If anyone is using instance from @cruxible - modify /etc/rc.local and put your address.

    sudo nano /etc/rc.local

    I think you could use ec2-metadata to use the user tags, so you can preconfigure it for each instance.
  • cryptoboycryptoboy Member Posts: 74
    See - instance says mining: true, which means geth itself is mining. And if you get any blocks they might have just been from geth, not from ethminer :)
  • cruxiblecruxible Member Posts: 4
    It is doing GPU mining, mined a good amount myself this way in the first 24 hours. You should change rc.local but also use a console to miner.setEtherbase('youraddress')
  • ksoucksouc Member Posts: 1
    edited August 2015
    how do I get this to run without having to keep my terminal windows or putty open 24/7? I have two open, one with geth that is constantly updating blocks and the other running ethminer, and I have tried using nohup to no avail.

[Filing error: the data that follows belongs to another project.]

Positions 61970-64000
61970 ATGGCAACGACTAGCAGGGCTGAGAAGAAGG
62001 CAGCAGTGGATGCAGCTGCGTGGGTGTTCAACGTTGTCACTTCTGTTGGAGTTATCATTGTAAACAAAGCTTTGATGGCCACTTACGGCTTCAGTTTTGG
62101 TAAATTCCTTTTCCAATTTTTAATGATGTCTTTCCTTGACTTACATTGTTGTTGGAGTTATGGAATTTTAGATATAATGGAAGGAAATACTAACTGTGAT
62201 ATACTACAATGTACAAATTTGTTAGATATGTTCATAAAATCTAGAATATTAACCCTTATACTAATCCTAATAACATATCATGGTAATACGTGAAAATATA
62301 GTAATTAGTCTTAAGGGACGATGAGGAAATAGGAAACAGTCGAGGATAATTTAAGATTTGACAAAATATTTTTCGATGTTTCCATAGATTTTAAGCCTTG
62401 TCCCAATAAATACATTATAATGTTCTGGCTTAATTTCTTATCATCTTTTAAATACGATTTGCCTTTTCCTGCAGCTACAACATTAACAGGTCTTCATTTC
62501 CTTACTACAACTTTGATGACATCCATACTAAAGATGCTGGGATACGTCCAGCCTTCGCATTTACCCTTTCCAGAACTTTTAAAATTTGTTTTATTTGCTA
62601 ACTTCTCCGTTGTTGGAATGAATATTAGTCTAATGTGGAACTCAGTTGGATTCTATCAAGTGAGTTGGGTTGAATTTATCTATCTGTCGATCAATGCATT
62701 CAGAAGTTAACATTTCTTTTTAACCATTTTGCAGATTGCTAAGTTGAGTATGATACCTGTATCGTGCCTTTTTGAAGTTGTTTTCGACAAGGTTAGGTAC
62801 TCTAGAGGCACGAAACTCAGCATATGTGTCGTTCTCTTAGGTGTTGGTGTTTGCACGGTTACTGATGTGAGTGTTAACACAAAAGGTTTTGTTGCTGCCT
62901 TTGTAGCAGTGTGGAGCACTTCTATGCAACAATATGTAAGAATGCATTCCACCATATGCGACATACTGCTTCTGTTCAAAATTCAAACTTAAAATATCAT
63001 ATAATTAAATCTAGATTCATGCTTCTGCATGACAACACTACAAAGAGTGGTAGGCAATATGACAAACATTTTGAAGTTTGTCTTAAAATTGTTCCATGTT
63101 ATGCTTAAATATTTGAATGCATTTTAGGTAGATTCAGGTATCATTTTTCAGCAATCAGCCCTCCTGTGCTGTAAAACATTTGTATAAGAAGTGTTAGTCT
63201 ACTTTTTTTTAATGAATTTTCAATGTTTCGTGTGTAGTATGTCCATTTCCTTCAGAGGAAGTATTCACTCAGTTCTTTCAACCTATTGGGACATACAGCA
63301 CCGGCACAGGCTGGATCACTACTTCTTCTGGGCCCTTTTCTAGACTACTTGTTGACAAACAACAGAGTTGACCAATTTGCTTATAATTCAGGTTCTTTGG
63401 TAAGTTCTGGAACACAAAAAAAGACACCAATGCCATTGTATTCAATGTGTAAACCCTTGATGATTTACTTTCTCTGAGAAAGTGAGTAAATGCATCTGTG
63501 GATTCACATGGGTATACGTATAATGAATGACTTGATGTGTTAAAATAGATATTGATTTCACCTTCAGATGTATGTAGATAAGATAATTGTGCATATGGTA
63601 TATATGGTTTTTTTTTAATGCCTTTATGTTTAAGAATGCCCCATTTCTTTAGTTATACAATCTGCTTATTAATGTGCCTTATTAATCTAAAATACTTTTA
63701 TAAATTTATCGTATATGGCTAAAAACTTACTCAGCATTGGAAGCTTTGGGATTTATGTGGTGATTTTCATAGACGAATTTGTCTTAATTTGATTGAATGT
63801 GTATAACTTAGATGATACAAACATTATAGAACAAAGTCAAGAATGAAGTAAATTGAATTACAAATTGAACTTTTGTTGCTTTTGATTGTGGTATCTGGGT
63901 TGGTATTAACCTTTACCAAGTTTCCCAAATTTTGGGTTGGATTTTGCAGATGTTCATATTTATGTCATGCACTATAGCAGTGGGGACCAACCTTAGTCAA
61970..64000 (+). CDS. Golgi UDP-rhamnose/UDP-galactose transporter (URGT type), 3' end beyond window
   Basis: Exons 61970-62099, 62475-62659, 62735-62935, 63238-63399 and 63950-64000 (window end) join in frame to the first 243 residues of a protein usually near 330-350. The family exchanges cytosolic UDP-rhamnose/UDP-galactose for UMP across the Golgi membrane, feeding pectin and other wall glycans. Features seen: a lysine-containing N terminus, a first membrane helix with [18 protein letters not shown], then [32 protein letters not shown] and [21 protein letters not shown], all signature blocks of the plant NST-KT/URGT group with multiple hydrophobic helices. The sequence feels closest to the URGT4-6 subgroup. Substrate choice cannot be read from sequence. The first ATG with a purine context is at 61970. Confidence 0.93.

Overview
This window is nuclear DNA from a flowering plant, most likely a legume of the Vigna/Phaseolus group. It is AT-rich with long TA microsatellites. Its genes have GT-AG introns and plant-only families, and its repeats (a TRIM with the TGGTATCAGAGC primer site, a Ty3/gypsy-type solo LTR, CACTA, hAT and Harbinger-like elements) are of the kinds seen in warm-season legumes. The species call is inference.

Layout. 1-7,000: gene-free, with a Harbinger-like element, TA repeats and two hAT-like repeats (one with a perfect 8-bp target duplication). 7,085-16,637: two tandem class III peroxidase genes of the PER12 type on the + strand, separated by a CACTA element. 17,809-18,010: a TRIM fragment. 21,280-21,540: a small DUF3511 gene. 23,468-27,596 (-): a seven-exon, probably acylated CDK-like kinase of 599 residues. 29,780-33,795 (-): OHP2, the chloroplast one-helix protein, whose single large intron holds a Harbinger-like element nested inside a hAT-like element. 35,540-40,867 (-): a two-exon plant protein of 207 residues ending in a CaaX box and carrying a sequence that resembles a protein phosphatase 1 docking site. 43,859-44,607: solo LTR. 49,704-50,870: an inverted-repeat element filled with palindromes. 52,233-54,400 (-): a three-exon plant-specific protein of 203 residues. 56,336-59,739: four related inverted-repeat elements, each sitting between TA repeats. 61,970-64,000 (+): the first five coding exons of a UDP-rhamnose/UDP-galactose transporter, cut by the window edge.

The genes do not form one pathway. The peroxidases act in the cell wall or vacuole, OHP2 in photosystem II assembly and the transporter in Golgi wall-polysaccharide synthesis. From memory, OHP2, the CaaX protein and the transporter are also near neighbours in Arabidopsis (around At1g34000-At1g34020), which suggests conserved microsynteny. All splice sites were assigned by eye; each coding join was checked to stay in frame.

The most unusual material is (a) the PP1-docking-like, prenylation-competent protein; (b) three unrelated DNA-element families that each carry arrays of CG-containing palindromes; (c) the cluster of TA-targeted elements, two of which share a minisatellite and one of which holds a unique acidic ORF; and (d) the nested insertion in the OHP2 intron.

Update/Solved: use screen
  • agardenagarden Member Posts: 2
    edited August 2015
    Sorry for the noob question... i'm new to ubuntu.

    Followed the excellent outline above from jesus666 above but when i get to the, "make geth" stage, I error out with the following:

    build/_workspace/src/ unknown http.Client field 'Timeout' in struct literal
    make: *** [geth] Error 2

    All the steps leading up to this worked well for me.


    Edit: Time to sleep. Just realized I had the wrong version of Go installed, which the 100 step guideline did actually mention.
    Post edited by agarden on